How to configure Prefix-List on Cisco Router

Can you explain how the below works

ip prefix-list  -for default route

ip prefix-list le 32 - for all routes


Hello Sims

Remember that unlike an access list, a prefix-list will give you a list of prefixes to match A prefix is composed of a network address with a subnet mask.

Let’s look at the second one first:

ip prefix-list le 32

This will give you a list of prefixes that are composed of and can have subnet masks ranging from 0 to 32. So:

So this essentially states that this prefix list matches all networks (signified by with any subnet mask (signified by le 32).

For the first one, this prefix list will match anything that has a subnet mask of /0. So only the default route will be matched. Any other network/subnet mask combination, such as for example, will not be matched.

I hope this has been helpful!


Hi Rene,

There is an option in IOS where multiple prefix-list can be matched with one statement.

As an example,

match ip address prefix-list satellite_default dmvpn_default

As indicated above satellite_default and dmvpn_default are separate prefix-list

Please explain how this works


1 Like

Hello Talha

When applying a match statement specifically for matching an IP address within a route map, you are able to specify more than one prefix list. Actually, you can specify even more than two. For example:

Router(config-route-map)#$dress prefix-list list1 list2 list3 list4 ?
  WORD  IP prefix-list name

You can see from the above output that after four lists have been entered, there is the option to add an additional one.

The IOS will attempt to match the IP address to the prefix lists in the order they are indicated.
In other words, it will interpret this as a single list that is composed of the concatenated prefix lists, and will go through the statements within those lists in order. Once a match is found, it will not look further.

You are able to do this with access lists as well. See the CLI output below:

Router(config-route-map)#match ip address ACL1 ACL2 ACL3 ACL4 ?
  <1-199>      IP access-list number
  <1300-2699>  IP access-list number (expanded range)
  WORD         IP access-list name

So this is not a characteristic of prefix lists, but of the match statements made within a route-map.

I hope this has been helpful!


1 Like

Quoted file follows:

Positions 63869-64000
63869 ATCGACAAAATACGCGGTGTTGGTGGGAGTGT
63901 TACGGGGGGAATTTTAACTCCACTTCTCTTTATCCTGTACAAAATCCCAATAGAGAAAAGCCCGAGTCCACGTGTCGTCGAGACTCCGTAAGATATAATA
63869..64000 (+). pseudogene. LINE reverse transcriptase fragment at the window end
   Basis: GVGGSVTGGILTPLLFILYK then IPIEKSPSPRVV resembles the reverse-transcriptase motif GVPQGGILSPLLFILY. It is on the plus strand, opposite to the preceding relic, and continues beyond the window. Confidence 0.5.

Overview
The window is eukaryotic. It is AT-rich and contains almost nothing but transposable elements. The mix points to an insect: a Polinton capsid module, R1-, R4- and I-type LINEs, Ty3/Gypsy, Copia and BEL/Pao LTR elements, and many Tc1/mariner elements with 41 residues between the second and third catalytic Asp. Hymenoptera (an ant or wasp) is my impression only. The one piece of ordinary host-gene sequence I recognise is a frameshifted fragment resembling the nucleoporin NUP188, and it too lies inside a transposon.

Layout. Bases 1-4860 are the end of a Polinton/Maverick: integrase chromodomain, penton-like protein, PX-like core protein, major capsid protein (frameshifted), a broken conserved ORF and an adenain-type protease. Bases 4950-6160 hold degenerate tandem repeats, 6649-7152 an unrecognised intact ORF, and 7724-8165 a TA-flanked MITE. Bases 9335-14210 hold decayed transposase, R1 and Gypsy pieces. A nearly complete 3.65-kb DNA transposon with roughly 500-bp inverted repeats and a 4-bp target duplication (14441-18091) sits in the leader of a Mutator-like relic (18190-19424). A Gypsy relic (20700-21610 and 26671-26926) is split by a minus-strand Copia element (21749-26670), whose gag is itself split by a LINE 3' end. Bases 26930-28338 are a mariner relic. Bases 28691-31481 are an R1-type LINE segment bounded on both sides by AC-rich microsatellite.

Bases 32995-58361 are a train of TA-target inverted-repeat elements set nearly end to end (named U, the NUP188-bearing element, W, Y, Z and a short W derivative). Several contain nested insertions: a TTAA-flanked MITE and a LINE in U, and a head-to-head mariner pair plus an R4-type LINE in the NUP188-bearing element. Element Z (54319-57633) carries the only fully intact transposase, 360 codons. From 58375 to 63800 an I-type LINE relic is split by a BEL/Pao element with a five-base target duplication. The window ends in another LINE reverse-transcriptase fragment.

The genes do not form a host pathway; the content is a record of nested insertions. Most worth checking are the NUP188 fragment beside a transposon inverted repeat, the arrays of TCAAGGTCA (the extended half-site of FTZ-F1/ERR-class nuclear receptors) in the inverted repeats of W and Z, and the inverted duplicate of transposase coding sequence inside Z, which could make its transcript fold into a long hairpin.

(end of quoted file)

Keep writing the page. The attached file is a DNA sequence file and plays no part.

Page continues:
is it more appropriate to use the deny in a prefix list or in the route map?


ip prefix-list TEST seq 10 deny
ip prefix-list TEST seq 15 permit le 32

route-map TEST permit 10 
 match ip address prefix-list TEST


ip prefix-list TEST seq 10 permit

route-map TEST deny 10 
 match ip address prefix-list TEST
route-map TEST permit 20 

Thanks a lot.



1 Like

Hello Lukas

Both configurations should bring about the same results, and I believe both are acceptable. In my personal opinion, it is preferable to include the detail of what to permit and what to deny in the “lowest level entity” in the configuration. In this case, this would be the prefix list. In other words, since the route-map calls upon the prefix list to define traffic, the route-map is at a higher level of the configuration.

This makes it easier to modify in the future. All of the permit/deny combinations you want are found within the prefix-list, and you only have to edit this list in order to modify the behaviour. Otherwise, you may have to edit both the prefix-list and the route-map.

I hope this has been helpful!



Great answer :slight_smile: Thanks

1 Like

How can i calculate the range in binary ??.

ip prefix-list permit le 7
ip prefix-list permit ge 15

Hello Narad

Let’s take a look at the first prefix list. The address represented in binary is:


I included the dots for clarity. Now, the prefix list is essentially saying that this matches prefixes with the following characteristics:

  1. it matches all prefixes within the range
  2. it matches all prefixes that have a subnet mask less than 7

Looking at this in binary, it says that:

  1. It will match all prefixes that begin with 0111, that is the first four bits of the prefix. In other words it will match any prefix from 01110000.00000000.00000000.00000000 to 01111111.11111111.11111111.11111111. In decimal that is from to
  2. The prefix must also match any subnet mask less than 7.

You can also approach the second prefix-list in the same manner.

I hope this has been helpful!


Hi Dear, One question. how and why prefix list is more powerful than access list?

Hello Zahid

An access list can be used to define a specific range of IP addresses. A prefix list can be used to define a specific range of prefixes. Prefix lists include the subnet mask in their matching mechanisms.

For example, let’s say you want to define a list of prefixes that fall within the range of but have a subnet mask between /25 and /27. To do this with an access list, it would be quite complicated. With a prefix list, you only need a single line:

ip prefix-list MY_LIST permit ge 25 le 27

Remember that access lists will filter specific addresses, prefix lists will filter prefixes (which define a range of addresses since they include subnet masks).

I hope this has been helpful!


Thanks for the help dear

1 Like